Magnetic refrigerators offer significant advantages when compared with current vapor-compression ones, such as gains in energy efficiency, lower cost of operation or elimination of environmentally damaging coolants. Unfortunately, all the materials which have been tested in the last fifty years suffer from hysteresis losses, lowering the energy available for cooling. But now, National Institute of Standards and Technology (NIST) researchers have found a solution, reported in "Nanomaterial Yields Cool Results." By adding a small amount of iron to a gadolinium-germanium-silicon alloy, they enhanced the cooling capacity by 30 percent. This very significant step may help move the promising technology of magnetically generated refrigeration closer to market.
Here is how this works.
By adding a small amount of iron (about 1 percent by volume), the NIST team enhanced the effective cooling capacity of the so-called "giant magnetocaloric effect" material by 15 to 30 percent. The result, writes materials scientist Virgil Provenzano and his NIST colleagues, "is a much-improved magnetic refrigerant for near-room-temperature applications."
The original material -- a gadolinium-germanium-silicon alloy -- already is considered an attractive candidate for a room-temperature magnetic refrigerant. However, its cooling potential is undercut by significant energy costs exacted during the on-and-off cycling of an applied magnetic field, the process that drives the refrigeration device. These costs -- called hysteresis losses -- translate into commensurate losses of energy available for cooling.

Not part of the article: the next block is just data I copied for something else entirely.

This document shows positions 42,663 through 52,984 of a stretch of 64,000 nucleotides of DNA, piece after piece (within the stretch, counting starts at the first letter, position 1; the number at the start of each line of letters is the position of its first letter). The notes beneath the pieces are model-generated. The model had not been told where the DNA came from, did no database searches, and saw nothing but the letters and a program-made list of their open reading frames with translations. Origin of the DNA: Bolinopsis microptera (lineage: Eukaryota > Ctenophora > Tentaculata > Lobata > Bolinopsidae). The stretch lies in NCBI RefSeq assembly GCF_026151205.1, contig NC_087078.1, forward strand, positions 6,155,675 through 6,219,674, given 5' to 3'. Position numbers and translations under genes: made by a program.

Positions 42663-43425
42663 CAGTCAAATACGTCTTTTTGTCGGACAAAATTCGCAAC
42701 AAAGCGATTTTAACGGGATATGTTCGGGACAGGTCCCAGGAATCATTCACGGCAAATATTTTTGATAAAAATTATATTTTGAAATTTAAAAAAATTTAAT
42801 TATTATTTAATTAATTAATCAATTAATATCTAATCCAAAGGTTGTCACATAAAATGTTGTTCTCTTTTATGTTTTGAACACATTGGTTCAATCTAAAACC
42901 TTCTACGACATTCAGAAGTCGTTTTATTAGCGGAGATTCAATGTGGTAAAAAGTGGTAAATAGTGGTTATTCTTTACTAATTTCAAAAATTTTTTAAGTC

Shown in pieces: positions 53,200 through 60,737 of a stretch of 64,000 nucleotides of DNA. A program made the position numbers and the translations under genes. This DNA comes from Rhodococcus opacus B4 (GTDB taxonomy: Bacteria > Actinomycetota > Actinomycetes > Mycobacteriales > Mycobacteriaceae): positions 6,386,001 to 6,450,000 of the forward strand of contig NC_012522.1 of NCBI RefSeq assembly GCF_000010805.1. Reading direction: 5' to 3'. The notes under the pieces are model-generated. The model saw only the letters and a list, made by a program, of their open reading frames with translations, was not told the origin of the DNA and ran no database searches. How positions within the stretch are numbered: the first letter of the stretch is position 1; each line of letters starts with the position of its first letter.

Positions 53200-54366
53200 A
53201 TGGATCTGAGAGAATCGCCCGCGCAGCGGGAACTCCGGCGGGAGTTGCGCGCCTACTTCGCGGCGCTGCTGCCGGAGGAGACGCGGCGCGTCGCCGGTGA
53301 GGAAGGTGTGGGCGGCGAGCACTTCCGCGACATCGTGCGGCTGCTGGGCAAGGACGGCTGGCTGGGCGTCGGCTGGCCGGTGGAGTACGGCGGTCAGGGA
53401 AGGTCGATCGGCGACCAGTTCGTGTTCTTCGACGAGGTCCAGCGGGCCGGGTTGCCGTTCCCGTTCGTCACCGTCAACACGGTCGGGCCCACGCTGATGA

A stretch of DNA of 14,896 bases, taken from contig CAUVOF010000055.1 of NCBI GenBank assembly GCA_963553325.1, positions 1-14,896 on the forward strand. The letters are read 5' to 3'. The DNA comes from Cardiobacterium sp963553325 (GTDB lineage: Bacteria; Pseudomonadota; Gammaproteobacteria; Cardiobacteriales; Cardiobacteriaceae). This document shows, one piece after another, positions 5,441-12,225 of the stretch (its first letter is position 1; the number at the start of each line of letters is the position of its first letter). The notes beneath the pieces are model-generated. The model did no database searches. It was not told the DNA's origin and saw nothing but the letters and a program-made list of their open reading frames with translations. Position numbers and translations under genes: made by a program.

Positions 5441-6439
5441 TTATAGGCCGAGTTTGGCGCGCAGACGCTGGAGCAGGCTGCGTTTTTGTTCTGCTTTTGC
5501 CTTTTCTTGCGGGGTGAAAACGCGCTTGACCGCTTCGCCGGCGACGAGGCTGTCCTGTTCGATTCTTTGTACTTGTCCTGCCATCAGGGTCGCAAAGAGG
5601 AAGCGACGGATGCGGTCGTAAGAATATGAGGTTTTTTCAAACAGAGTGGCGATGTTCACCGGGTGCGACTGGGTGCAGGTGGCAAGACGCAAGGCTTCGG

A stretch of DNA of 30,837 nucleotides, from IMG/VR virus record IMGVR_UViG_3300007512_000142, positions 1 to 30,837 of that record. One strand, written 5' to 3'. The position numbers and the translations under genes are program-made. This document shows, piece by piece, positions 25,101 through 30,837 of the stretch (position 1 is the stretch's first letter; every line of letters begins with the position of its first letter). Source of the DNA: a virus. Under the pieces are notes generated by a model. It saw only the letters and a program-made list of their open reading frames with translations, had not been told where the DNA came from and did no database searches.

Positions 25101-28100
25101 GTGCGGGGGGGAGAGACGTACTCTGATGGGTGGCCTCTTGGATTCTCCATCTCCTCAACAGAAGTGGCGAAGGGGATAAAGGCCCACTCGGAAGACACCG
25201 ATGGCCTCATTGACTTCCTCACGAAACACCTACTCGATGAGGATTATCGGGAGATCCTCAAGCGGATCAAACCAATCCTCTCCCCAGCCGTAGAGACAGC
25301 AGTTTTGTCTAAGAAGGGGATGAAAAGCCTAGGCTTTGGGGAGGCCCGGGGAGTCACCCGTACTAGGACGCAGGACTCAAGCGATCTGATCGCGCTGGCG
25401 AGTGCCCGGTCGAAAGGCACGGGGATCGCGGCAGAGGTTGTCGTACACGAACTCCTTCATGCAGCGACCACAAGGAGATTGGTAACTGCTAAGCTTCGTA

The iron supplement overcomes this disadvantage. It nearly eliminates hysteresis and the associated energy cost, permitting the material to perform near the peak of its potential.
||NIST materials scientist Robert Shull loads an alloy sample into a chamber surrounded by a superconducting-magnet as he prepares to make measurements of the magnetocaloric effect -- the property that causes certain materials to heat up when exposed to a magnetic field and to cool down when the field is removed. (Credits: legend by NIST, photo by Kathie Koenig)|
Here are more details provided by EurekAlert! in "Tiny iron supplement has chilling effect."
When exposed to a magnetic field, the gadolinium alloy and other magnetocaloric-effect materials heat up as their spinning electrons align with the field, thereby magnetizing the materials and raising their temperature. When the external field is removed, the materials demagnetize -- the electrons revert to a disordered magnetic-spin state -- and their temperature drops. The two-stage process forms the magnetic refrigeration cycle.
Adding the iron supplement largely suppresses a rearrangement of atoms that occurs as the applied magnetic field increases (or temperature decreases) in the original gadolinium alloy. In turn, stifling the shift in atomic structure all but eliminates the hysteresis loss, the NIST team found.
Yet, the NIST team is not sure of what is happening.
NIST magnetics researcher Robert Shull, one of the NIST inventors of the new nanocomposite material, notes that the modest addition of iron results in the formation of nanometer-sized magnetic clusters in the gadolinium alloy.
"How such a nanomagnetic structure developed is unknown," Shull explains. "It's existence is certain, but its cause is very subtle."
This research work has been published in the June 24 issue of Nature. Here is a link to the abstract of the paper, called "Reduction of hysteresis losses in the magnetic refrigerant Gd5Ge2Si2 by the addition of iron."
Sources: National Institute of Standards and Technology (NIST), via ScienceDaily, July 5, 2004; and various websites